Colonial Railways of Mozambique: Critical and Vulnerable Infrastructure, 1880s-1930s

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In the early 1880s, Portugal began the construction of railways in its colonies. The maingoals were to reinforce Portuguese presence and increase colonial revenue. This paper aimsto analyse the transnational railways built in Mozambique, between the 1880s and the1930s, as critical infrastructure (or critical systems). I argue that the lack of railways inMozambique was the cause for deep concern and fostered a “sense of urgency” among thePortuguese authorities, as this could potentially jeopardise the Portuguese imperial project.Railways were considered critical to bolstering Portugal’s sovereignty, as well as to exploitlocal resources and attract traffic from neighbouring territories. Once built, the railwaysrevealed two major vulnerabilities: competition from South African ports and dependenceon British capital. A few episodes involving Portuguese and British agents highlightedthese vulnerabilities and motivated Portuguese policymakers to find solutions. This paperexplores these topics based on a comprehensive literature review and the use of primarysources, intended to provide a novel approach to Portuguese colonial railways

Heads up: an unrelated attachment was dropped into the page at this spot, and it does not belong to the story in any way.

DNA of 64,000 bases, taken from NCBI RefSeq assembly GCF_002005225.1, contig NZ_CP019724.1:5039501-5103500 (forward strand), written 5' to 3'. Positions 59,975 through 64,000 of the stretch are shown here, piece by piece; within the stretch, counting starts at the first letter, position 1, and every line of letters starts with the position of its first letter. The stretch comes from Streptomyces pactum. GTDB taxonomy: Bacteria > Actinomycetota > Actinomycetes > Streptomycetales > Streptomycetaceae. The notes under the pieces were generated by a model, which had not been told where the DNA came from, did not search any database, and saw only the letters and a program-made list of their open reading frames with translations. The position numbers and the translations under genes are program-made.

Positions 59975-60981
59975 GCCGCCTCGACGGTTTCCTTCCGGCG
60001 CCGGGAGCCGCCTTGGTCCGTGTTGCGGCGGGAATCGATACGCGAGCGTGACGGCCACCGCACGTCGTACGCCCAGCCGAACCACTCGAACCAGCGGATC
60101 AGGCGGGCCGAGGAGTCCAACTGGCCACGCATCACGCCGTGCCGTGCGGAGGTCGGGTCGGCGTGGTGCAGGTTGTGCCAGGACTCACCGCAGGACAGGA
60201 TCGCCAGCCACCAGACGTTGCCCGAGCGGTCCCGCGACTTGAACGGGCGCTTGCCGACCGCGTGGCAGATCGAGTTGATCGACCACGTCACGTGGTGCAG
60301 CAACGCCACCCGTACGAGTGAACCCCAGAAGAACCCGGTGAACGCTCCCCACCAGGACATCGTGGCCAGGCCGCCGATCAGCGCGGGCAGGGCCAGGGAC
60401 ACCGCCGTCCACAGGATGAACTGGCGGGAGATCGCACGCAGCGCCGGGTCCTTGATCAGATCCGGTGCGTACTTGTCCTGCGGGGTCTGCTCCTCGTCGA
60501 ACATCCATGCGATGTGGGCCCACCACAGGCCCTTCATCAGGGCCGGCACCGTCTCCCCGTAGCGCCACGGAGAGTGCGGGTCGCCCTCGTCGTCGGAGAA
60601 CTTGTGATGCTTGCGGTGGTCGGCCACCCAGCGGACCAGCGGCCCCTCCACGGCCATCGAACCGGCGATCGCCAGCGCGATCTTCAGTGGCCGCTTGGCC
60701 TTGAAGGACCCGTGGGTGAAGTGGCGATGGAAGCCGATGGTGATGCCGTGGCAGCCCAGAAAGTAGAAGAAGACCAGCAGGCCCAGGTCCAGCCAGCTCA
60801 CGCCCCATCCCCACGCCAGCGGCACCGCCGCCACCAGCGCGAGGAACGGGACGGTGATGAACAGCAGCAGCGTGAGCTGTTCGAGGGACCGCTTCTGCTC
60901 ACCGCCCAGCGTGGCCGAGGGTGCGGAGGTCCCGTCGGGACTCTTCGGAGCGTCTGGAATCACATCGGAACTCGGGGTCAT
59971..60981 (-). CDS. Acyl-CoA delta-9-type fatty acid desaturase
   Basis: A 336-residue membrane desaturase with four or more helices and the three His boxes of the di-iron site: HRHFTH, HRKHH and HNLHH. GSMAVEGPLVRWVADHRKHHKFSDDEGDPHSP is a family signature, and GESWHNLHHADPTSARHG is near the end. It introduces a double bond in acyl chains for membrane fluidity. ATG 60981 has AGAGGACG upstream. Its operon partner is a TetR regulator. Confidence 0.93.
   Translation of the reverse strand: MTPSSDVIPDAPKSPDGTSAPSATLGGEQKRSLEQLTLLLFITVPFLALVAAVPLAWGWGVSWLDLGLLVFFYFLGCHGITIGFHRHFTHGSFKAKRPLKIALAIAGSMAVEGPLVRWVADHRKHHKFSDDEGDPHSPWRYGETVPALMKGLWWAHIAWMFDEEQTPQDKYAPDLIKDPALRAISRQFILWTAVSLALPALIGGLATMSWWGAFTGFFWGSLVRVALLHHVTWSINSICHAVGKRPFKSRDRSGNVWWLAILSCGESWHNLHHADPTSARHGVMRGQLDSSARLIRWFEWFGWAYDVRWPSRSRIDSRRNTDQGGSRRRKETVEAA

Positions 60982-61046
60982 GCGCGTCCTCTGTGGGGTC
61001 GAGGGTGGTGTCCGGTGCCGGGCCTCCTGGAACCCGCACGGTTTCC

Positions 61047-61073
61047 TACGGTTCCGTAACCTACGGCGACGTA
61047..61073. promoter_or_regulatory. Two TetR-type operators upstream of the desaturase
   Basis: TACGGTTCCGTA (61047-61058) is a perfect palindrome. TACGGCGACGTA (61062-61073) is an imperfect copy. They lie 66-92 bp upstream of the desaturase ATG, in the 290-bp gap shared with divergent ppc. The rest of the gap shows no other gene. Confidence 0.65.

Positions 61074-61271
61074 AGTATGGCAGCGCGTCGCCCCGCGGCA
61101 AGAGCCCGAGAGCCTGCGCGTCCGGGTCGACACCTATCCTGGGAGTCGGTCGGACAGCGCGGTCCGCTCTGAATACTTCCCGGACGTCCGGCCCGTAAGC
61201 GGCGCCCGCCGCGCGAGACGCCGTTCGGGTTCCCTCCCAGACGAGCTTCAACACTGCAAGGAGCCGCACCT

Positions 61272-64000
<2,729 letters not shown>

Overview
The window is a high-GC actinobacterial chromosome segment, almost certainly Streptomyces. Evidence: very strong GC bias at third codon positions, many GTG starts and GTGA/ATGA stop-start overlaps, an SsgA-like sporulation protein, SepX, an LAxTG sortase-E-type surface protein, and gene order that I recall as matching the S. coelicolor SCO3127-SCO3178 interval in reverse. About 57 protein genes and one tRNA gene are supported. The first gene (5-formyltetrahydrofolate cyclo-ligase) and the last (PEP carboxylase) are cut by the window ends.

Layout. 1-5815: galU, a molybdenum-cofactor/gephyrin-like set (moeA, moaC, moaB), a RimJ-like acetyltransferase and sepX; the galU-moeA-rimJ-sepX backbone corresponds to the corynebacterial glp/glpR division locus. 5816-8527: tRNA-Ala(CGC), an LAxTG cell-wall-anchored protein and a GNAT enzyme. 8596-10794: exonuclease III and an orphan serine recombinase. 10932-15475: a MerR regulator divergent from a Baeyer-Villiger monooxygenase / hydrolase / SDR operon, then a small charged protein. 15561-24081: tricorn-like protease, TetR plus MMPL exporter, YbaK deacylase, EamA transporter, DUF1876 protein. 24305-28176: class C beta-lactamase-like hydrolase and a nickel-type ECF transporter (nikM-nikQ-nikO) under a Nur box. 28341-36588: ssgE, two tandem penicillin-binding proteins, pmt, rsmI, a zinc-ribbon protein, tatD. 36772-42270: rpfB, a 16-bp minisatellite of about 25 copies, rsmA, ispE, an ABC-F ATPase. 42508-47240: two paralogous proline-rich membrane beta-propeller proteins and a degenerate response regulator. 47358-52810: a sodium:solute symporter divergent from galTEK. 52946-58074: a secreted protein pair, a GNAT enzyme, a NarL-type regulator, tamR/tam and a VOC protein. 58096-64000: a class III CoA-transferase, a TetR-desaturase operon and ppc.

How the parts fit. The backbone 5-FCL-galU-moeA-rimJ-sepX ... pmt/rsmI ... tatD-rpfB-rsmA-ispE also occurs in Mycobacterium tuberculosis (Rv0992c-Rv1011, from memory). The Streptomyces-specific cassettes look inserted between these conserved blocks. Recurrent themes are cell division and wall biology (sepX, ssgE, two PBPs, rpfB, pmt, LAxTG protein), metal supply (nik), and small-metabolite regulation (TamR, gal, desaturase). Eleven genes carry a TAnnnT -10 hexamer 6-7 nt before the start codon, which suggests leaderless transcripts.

Original languageEnglish
Pages (from-to)7-28
Number of pages22
JournalHoST - Journal of History of Science and Technology
Issue number1
Publication statusPublished - Jun 2022


  • critical infrastructures
  • colonialism
  • imperialism
  • scramble for Africa
  • history of technology


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